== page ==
What are loose parts?

Loose parts are materials that can be moved all around the room and used in endless ways. There are essentially no limits to what can be used. I have created a Loose Parts Guide that you can download here loose-parts-guide-1 if you wish to have a list to get you started.


STEM Learning

STEM learning is for improving the gender balance in the workforce such as science, technology, engineering and Mathematics. The strategy, spanning 2017 to 2022, outlines actions designed to inspire enthusiasm for STEM among all sectors of society.

Science Learners can:

  • Carry our experiments
  • Ask questions
  • Plan and design experiments
  • Using problem-solving techniques
  • Review and evaluate results

Technology Learners can:

  • Search and retrieve information to inform thinking
  • Develop a range of idea/possible solutions
  • Be creative and innovative
  • Use tools, equipment, software and materials safely and effectively

Engineering Learners can:

  • Formulate questions
  • Think creatively
  • Evaluate products and systems
  • Collaborate, lead, show initiative and interact with others

Mathematic Learners can:

  • Observe
  • Explore
  • Investigate
  • Develop problem-solving
  • Develop critical thinking skills

Schematic Play

Schematic play refers to the behaviours typically demonstrated by small children as they play. These behaviours can be recognised as ‘repeatable patterns of behaviour’. How You Recognise a Schema. Small children may have a preferred way in which they like to play.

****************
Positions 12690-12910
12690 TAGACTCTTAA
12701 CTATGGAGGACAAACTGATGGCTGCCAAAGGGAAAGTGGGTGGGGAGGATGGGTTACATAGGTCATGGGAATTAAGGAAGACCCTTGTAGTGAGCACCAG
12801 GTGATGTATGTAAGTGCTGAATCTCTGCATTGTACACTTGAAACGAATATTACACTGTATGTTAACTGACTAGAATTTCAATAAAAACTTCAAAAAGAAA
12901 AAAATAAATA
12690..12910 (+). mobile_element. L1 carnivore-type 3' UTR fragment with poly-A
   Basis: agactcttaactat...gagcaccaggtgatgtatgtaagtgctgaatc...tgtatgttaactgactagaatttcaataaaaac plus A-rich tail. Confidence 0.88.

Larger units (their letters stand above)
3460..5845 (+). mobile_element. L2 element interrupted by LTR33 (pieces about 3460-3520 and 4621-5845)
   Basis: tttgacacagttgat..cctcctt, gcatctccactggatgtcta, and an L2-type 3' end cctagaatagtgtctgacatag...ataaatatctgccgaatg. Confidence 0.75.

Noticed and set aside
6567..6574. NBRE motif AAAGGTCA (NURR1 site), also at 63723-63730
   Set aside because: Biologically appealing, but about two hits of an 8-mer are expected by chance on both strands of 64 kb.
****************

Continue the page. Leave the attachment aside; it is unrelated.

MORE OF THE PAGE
But what does schematic behaviour look like, and how can you support it outdoors?

1. Transporting schema

Children enjoy repeatedly moving resources, and themselves, from one place to another. Providing blocks, puzzles and vehicles will encourage them to pick up, move along and put down objects. Being physically active outdoors and using wheelbarrows to move sand will also support this behaviour.

2. Connecting schema

A child enjoys tying string to crates to drag them around or wants to weave ribbon in and out of resources. This involves investigating how materials can be linked and their relationship to one another. Water play offers children the opportunity to practise connecting pipes and guttering. Creative activities provide opportunities to stick, staple, tie, cut and tear.

3. Rotational schema

Children display a preference for turning taps on and off, winding and unwinding the string, and playing with hoops. They may also be fascinated with the physical experience of twirling and twisting the body and rolling themselves down a hill. Also use your space for bikes, playing parachute and circle games, pushing trolleys and wheelbarrows, and rolling tyres around.

4. Trajectory schema

A fascination with the horizontal, vertical and diagonal movement of things and self. To be able to explore this schema, children need to experience space and how movement occurs within it. Outdoors there is plenty of space for children to stack blocks on top of each other and knock them down again. Planks are also great for making ramps and rolling objects down.

5. Enveloping/enclosing schema

Children are particularly interested in wrapping themselves up, covering and hiding items, or getting into boxes and closing the lid. Children get deeply involved in exploring how they and items can be inside objects. Provide den-building equipment, dressing-up clothes, blankets and pieces of fabric. Barrels and tunnels are good for hiding in.

6. Transforming schema

Children are fascinated by how materials change their state and enjoy mixing substances. Changes in the seasons offer children opportunities to experience rain, freezing conditions and melting ice. Offer materials such as sand, mud and soil for mixing and discovering how materials change consistency when wet or dry.